Thursday, March 28, 2013

The Art of the Perfect Roti

Styles in cooking differ; as many styles are available as there are people. This is one lesson that I learnt once I got married. For many of the food items that I knew how to cook at home were made differently here and held with amusement as well.

It was strange how a simple task like making a chapattis or a roti can be so different. My mother makes it big and wide as big as the tawa at home. It's soft and my comments were always along the lines that all her anger at people she sublimated in the act of making the dough for chapattis.

Here, at the new place, the rotis were small enough to fit the vessel my new mother-in-law (I mean one and the only mother-in-law) had and she could make it round and soft and full, like the ones shown in the advertisement for atta.

First, my trials at making rotis were met with laughter and my husband would remark:" Do these rotis go to the gym everyday?"My father-in-law said: "Kid, I'm past 65 and my teeth are shaky. If I eat these everyday, most probably I wont even have to visit a dentist". True to what he said, three months after I landed, his tooth fell.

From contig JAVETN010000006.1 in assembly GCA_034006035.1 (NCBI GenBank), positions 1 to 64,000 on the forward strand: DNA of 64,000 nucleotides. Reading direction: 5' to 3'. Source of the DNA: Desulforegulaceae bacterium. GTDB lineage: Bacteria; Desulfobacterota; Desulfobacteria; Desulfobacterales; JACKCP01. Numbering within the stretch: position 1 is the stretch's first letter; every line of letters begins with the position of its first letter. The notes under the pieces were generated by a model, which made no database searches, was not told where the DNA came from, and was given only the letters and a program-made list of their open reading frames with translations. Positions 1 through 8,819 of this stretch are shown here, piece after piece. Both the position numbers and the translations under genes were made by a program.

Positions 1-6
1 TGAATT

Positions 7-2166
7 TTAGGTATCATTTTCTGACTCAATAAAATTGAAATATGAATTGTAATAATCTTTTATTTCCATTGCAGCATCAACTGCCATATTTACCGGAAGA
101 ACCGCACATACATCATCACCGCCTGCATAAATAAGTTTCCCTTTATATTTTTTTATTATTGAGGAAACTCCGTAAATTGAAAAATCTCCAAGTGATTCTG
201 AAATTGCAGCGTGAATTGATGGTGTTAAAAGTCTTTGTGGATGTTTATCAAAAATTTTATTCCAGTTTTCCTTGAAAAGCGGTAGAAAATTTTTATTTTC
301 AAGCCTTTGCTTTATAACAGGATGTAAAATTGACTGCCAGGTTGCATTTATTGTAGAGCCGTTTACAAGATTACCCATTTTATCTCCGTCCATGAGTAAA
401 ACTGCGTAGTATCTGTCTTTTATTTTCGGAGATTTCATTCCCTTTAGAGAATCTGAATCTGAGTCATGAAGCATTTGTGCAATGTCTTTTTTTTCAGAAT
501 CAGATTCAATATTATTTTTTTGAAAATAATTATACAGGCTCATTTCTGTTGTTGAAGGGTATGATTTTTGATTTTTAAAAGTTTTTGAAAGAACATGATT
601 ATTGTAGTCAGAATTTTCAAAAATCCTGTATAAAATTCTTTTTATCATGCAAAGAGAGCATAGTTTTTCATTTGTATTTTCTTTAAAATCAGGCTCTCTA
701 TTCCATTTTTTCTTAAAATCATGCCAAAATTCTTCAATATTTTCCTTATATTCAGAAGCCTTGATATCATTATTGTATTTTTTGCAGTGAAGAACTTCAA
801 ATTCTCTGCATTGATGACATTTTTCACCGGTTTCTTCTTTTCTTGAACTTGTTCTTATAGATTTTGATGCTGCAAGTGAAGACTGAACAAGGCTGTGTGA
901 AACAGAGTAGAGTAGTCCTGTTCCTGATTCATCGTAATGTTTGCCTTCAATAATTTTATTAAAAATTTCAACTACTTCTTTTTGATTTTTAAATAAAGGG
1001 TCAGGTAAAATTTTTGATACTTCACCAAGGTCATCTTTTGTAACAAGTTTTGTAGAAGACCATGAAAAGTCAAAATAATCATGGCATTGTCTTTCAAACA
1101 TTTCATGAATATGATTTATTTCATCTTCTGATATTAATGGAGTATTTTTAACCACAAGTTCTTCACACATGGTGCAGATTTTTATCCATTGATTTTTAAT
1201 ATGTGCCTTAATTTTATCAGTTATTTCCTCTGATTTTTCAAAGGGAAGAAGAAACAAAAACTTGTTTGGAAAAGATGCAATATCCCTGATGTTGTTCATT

Somehow I kept on making rotis and didn’t give up. Finally in a historical moment that witnessed great applause from all, the roti came out perfectly made and soft. More than my years at the college, these few months in the kitchen were the toughest in history.


Ava Suri said...

My rotis are a mixed bag though nearly 40 years have passed since I learned to roll my first one. (I ws pushed early into the kitchen)

But they almost always puff into a ball :)

Anonymous said...

:) really!

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